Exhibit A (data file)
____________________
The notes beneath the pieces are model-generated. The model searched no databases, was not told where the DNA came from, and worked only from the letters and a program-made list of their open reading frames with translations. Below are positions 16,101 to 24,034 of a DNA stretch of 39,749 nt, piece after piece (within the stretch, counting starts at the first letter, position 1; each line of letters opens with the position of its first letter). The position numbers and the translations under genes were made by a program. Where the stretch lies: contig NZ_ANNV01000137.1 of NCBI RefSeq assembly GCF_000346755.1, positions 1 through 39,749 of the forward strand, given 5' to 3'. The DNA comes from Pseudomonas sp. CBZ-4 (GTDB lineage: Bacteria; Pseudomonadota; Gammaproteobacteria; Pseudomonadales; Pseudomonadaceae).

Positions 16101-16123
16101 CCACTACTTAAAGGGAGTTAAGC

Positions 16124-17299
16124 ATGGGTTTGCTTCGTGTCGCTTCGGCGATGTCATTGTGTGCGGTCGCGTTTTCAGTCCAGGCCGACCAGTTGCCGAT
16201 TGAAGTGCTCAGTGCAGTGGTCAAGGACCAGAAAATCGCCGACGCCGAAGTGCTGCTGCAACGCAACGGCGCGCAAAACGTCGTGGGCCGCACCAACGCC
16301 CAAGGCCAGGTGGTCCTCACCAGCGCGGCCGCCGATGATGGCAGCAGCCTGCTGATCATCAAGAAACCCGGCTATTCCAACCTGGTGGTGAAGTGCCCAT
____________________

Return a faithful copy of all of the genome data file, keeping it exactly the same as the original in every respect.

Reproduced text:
The notes beneath the pieces are model-generated. The model searched no databases, was not told where the DNA came from, and worked only from the letters and a program-made list of their open reading frames with translations. Below are positions 16,101 to 24,034 of a DNA stretch of 39,749 nt, piece after piece (within the stretch, counting starts at the first letter, position 1; each line of letters opens with the position of its first letter). The position numbers and the translations under genes were made by a program. Where the stretch lies: contig NZ_ANNV01000137.1 of NCBI RefSeq assembly GCF_000346755.1, positions 1 through 39,749 of the forward strand, given 5' to 3'. The DNA comes from Pseudomonas sp. CBZ-4 (GTDB lineage: Bacteria; Pseudomonadota; Gammaproteobacteria; Pseudomonadales; Pseudomonadaceae).

Positions 16101-16123
16101 CCACTACTTAAAGGGAGTTAAGC

Positions 16124-17299
16124 ATGGGTTTGCTTCGTGTCGCTTCGGCGATGTCATTGTGTGCGGTCGCGTTTTCAGTCCAGGCCGACCAGTTGCCGAT
16201 TGAAGTGCTCAGTGCAGTGGTCAAGGACCAGAAAATCGCCGACGCCGAAGTGCTGCTGCAACGCAACGGCGCGCAAAACGTCGTGGGCCGCACCAACGCC
16301 CAAGGCCAGGTGGTCCTCACCAGCGCGGCCGCCGATGATGGCAGCAGCCTGCTGATCATCAAGAAACCCGGCTATTCCAACCTGGTGGTGAAGTGCCCAT